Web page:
Thursday, November 7, 2013

This is ourselves under pressure...

I often find myself crumbling under the weight of what it means to be a parent.  There is a lot of pressure in the world to be a good parent.  It starts long before you see those two little lines on a stick.

I think, it happens the first time you see or hear about a kid doing something and think - I'll never let my kids do that.  Or, the first time you see or hear about a parent doing something and think - That'll never be me.

For me, it's when I think of the sheer volume of things I'm expected to teach my son in the two-ish decades he will live under my roof.  Shapes, colors, words, concepts.  Manners, gratitude, respect, the difference between right and wrong.  Faith, hope, love.

It's overwhelming.  And the own pressure I put on myself, a perfectionist at heart, is enough for me to cry sometimes.

And then, there's this unachievable perfection that I feel we're sometimes held up to.
And mostly?  By other moms.

Stay home with your kids, don't let someone else raise them.
Send your kids to the best preschool so they are speaking 3 languages and doing long division by kindergarten.
Feed them only organic, gluten-free, local food.
Don't ever, under any circumstances, let them watch television.
Breastfeed them until they're five and do it on the cover of a magazine.
And, most recently, this:

Something else unattainable that we are now expected to do.
Mrs. Kang is gorgeous.  (Duh.)  She has three gorgeous kids.  She's the founder of a non-profit.  From what I gather via Facebook and the media storm that has followed her, she's a pretty impressive woman.
And yet, she's reduced herself to just this.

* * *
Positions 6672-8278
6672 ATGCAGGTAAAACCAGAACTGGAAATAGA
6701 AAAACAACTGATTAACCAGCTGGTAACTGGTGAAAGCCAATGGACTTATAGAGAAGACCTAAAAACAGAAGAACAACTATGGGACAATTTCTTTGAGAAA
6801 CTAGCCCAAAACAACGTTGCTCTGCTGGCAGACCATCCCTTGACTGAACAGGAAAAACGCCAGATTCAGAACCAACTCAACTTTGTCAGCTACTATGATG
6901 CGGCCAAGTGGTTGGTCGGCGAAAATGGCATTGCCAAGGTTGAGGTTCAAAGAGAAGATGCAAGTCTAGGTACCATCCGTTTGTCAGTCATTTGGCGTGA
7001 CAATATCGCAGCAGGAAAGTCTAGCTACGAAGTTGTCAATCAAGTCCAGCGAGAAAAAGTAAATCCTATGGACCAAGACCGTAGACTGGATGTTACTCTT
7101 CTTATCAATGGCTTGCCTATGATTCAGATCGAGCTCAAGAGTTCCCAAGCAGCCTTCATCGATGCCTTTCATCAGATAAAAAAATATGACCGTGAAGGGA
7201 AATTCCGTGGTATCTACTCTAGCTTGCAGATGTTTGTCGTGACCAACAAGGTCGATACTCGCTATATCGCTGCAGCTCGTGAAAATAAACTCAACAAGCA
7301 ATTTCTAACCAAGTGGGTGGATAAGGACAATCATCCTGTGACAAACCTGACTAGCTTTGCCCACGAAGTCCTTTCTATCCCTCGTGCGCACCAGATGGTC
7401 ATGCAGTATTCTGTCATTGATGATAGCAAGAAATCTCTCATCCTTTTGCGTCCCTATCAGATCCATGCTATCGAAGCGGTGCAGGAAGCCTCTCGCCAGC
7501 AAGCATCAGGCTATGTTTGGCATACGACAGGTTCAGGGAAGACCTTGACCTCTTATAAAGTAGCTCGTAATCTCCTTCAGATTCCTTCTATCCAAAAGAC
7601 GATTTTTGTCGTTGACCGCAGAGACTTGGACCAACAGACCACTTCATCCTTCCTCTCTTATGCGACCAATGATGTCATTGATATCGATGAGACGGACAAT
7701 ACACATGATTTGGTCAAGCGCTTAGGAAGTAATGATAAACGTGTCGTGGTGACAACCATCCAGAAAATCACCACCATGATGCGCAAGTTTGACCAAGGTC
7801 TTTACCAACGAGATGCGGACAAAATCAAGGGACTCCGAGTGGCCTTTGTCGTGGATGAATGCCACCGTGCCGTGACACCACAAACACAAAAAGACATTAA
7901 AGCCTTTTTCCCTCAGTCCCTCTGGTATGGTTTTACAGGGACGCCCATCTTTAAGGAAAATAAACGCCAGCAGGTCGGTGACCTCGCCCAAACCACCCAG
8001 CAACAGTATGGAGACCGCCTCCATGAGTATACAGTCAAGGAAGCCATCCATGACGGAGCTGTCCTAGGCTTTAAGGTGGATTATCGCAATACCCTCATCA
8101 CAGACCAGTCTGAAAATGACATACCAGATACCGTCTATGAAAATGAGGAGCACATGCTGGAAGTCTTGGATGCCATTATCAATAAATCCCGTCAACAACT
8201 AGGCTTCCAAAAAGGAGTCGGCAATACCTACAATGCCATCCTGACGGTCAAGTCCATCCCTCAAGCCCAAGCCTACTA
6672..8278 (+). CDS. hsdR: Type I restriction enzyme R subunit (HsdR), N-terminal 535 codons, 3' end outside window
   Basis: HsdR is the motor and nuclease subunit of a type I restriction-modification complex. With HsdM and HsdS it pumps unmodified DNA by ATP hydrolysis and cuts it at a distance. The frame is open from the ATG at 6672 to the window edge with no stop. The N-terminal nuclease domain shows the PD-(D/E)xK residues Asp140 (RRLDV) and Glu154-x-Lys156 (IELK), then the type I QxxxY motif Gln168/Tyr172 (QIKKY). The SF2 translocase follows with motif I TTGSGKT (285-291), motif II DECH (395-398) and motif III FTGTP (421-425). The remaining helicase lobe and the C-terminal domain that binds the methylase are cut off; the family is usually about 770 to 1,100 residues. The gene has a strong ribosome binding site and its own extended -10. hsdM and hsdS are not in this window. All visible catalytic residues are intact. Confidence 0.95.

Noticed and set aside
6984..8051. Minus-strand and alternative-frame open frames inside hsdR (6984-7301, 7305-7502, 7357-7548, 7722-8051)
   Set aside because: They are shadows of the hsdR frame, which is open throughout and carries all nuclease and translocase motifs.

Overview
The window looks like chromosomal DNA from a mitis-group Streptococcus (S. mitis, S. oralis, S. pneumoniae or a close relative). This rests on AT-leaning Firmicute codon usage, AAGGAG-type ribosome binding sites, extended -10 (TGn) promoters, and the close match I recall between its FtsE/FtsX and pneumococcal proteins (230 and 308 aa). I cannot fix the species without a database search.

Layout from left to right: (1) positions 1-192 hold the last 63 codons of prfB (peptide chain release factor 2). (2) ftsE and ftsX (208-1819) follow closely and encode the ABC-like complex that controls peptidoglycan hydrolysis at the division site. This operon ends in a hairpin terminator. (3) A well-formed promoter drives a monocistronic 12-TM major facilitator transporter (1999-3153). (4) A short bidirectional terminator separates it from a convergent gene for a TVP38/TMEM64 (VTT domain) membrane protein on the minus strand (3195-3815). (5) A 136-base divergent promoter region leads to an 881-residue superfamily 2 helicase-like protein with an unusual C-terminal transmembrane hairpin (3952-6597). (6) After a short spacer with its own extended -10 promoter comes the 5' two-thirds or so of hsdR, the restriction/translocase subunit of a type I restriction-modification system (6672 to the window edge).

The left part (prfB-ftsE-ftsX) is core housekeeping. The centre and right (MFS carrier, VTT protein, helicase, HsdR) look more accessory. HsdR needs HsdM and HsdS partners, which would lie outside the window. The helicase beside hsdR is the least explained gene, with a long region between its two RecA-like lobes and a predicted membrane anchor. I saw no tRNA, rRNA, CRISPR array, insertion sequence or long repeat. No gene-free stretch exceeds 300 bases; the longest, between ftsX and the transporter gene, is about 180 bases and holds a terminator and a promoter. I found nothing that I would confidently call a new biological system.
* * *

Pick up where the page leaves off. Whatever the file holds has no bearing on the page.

Another mom judging the rest of us for being too lazy and not good enough.

Something HAS to give.

If NMOTB stands for anything as a blog, it's just that we start accepting each other.  Because the anxiety of being a parent is hard enough as it is.  In fact, I've found it actually debilitating at times.  I don't know where to begin when I describe how earth shattering it can be to imagine you are in charge of another human's life and well being.  So, when I see stuff like that - I honestly get HULKRAGE-y about it and want to break my computer.

Why can't we just support each other?  Why do we need an "excuse" for anything we do as parents.  Neither of my parents had washboard abs - and yet, I still turned out okay.

In fact, I successfully managed to lose 50 lbs. this year and somehow, it didn't really change who I was as a parent at all.  (And my abs still don't look like that.)

And moreover, if I have any excuse for not looking like that, it's because sometimes (more times than not lately, actually) I skip my afternoon run so that I can start dinner and sit down to eat it with my family.  And because it just wouldn't look natural on me.

And because sometimes I look down at the stretch marks on my belly and the loose skin that I lovingly refer to as "a butt in the front" and it reminds me of the life I grew in there.  Of all of the little nudges and kicks I felt for all those months.

And that's when the anxiety isn't so bad.  Because it doesn't matter that I don't look like a swimsuit model.  Because I look like a mom.

photo credit: Rosser Photography

And I like that look better anyway.


  1. This was so needed today. Thank you Amanda!

  2. Outstanding post!! Thank you so much for sharing.


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